Lich!Dear Osvaud,

This is Osvaud. I can prove it by relaying a personal, private detail from our past that you’ll never forget (no matter how far gone we become). Remember that time we dominated the dragon to act as a mount and how awesome it was? Okay, now, recall how we neglected to prepare a feather fall spell, thinking that we’d just cast fly if we needed to?

As it turns out, you fall more than two hundred feet in about the same time as it takes to cast that spell. Everybody saw you shatter on the ground like an egg dropped from orbit because of a little turbulence in the middle of your speech.  You had to kill Sir Scaly and, like, three whole towns just to burn that particular rumor mill.

That brings us to today’s topic: mistakes.

They happen. You’ve made many, and you’ll make many more. That whole regrettable exercise in falling damage is only our most embarrassing and educational error. However, it was an experience that seared onto our soul the importance of preparation and practicality. Whenever you make a mistake, own up to it, and try to take something away from the situation. Don’t rage about it or blame anyone else. Even minions.

I mean, really, Osvaud… nobody loves you more than me, but you could have just cast fly. You didn’t need to tool around on a dragon because it made you look like King Awesome of Awesome Mountain. Hells, you could have cast extra-long all-day fly paired with an illusion of a dragon, but no no no… you had to go all out for no good reason.

Immortality didn’t really make us a whole lot smarter or wiser, but it did give us a lot more freedom to make mistakes exactly like that. We have the opportunity to learn from them without our last words being self-deprecating curses. Figure the average mortal makes like one or two big flubs in a lifetime that they go to their grave regretting. If we can go a century or two without some titanic screw up, then we’re doing pretty well.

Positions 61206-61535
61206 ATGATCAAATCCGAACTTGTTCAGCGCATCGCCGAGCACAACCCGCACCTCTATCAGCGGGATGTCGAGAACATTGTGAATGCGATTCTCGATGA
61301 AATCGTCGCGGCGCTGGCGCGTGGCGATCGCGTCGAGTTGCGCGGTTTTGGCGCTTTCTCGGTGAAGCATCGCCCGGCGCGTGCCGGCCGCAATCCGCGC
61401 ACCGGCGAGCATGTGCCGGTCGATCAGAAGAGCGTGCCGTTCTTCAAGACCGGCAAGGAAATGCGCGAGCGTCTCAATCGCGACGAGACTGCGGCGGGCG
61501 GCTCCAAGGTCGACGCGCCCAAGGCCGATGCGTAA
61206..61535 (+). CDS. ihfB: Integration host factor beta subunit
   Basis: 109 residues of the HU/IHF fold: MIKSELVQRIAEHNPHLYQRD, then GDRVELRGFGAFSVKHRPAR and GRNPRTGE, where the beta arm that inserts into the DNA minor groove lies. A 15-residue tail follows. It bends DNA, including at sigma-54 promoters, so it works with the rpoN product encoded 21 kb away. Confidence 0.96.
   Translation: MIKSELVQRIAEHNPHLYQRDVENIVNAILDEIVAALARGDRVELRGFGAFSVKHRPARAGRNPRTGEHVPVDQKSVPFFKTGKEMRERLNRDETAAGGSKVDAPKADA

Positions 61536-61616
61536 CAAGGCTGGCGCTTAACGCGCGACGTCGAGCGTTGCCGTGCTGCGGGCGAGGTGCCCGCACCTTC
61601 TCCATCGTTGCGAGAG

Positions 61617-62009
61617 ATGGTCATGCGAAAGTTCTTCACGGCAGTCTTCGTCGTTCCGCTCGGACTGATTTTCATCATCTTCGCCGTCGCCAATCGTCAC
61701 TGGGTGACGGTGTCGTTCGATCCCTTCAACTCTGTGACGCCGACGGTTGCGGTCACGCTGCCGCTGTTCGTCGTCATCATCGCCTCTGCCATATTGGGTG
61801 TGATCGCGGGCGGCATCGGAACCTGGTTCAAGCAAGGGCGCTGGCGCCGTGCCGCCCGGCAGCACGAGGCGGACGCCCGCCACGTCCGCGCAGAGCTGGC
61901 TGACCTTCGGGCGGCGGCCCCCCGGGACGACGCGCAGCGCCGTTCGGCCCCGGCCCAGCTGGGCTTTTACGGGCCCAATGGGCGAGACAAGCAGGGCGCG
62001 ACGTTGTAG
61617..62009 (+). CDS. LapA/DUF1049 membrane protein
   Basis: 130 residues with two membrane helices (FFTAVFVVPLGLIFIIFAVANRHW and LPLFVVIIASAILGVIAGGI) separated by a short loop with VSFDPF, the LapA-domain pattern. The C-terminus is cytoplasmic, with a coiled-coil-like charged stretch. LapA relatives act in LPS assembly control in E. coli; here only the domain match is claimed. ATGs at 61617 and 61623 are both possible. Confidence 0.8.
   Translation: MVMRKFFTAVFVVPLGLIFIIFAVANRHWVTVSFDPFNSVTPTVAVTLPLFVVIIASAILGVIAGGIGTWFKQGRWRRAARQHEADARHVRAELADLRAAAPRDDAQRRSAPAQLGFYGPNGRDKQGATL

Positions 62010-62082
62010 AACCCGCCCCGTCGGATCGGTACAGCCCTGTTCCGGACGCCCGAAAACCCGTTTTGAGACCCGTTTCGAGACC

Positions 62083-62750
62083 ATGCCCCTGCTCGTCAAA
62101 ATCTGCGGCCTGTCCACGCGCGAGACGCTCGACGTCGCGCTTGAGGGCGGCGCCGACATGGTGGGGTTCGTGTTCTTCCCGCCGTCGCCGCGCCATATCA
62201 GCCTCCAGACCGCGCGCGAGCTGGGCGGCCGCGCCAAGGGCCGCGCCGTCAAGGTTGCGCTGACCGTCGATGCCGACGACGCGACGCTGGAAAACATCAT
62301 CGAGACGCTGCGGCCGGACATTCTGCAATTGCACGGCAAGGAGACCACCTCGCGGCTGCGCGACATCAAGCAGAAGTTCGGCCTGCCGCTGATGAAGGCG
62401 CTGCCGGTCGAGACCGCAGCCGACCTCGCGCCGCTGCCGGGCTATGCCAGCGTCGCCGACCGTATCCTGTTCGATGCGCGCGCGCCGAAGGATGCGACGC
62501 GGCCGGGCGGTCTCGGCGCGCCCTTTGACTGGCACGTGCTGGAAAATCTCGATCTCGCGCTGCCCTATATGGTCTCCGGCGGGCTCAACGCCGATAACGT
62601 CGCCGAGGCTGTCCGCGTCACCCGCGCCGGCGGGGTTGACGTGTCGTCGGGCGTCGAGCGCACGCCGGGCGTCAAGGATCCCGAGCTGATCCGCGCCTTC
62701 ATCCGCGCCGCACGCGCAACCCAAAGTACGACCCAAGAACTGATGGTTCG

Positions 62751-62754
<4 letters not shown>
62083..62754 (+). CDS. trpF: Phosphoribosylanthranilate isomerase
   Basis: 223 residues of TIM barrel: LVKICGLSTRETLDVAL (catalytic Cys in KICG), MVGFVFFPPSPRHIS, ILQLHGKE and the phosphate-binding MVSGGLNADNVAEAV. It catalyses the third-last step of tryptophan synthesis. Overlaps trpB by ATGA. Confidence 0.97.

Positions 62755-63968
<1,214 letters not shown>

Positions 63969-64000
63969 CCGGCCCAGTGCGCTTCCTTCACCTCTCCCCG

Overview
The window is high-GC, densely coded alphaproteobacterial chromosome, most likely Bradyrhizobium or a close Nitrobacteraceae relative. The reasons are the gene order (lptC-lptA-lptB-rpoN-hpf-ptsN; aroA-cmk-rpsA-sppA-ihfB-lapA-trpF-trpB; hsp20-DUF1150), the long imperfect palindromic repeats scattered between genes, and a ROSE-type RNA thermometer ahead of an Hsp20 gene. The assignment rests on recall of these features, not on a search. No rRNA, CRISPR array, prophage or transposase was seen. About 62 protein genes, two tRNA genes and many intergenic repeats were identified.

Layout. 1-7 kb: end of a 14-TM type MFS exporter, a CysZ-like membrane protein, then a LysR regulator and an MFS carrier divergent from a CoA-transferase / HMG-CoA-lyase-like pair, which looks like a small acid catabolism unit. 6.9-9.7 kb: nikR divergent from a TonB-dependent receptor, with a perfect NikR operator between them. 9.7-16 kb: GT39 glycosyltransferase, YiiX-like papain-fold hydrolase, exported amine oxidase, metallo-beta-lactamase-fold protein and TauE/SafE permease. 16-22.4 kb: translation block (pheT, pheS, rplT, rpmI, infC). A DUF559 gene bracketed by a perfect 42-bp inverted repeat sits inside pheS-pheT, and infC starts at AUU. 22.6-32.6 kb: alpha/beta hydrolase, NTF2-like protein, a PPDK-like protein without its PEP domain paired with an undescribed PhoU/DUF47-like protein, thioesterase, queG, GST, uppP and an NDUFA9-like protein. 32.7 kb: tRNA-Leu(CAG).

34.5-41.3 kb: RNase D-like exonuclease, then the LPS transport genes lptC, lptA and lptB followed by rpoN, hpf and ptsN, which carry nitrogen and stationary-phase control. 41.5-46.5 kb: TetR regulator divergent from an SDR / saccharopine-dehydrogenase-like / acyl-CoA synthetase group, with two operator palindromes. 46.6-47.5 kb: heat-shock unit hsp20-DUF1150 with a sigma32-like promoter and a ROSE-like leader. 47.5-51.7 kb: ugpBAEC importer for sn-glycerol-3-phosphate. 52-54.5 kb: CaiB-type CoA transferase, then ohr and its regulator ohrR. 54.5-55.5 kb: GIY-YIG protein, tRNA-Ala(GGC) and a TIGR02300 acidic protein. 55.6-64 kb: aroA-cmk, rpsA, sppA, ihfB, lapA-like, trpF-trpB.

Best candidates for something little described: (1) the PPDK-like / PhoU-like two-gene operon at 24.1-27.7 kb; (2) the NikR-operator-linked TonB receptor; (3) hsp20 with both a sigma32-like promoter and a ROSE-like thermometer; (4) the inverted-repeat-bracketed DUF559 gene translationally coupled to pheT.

That brings us to the draw of the handicap or intentional mistake. It isn’t enough anymore to win, we’ve got to succeed with style. It’s easy to throw a few meteor swarms around and go about our day. After doing it more times than we can count, we want to see how many creative ways we can kill burglars with unseen servants. Basically, the most efficient solution isn’t always the most entertaining. The key is not actually screwing yourself when having fun. Make sure you can always whip out the big magic if you need it, and try to build in a safety net.

Finally, while you should never blame minions for your failures, you should know that it is okay to take out frustrations on them. After all, that is one of the real benefits of having minions in the first place.

Although, in hindsight, I do miss Sir Scaly.

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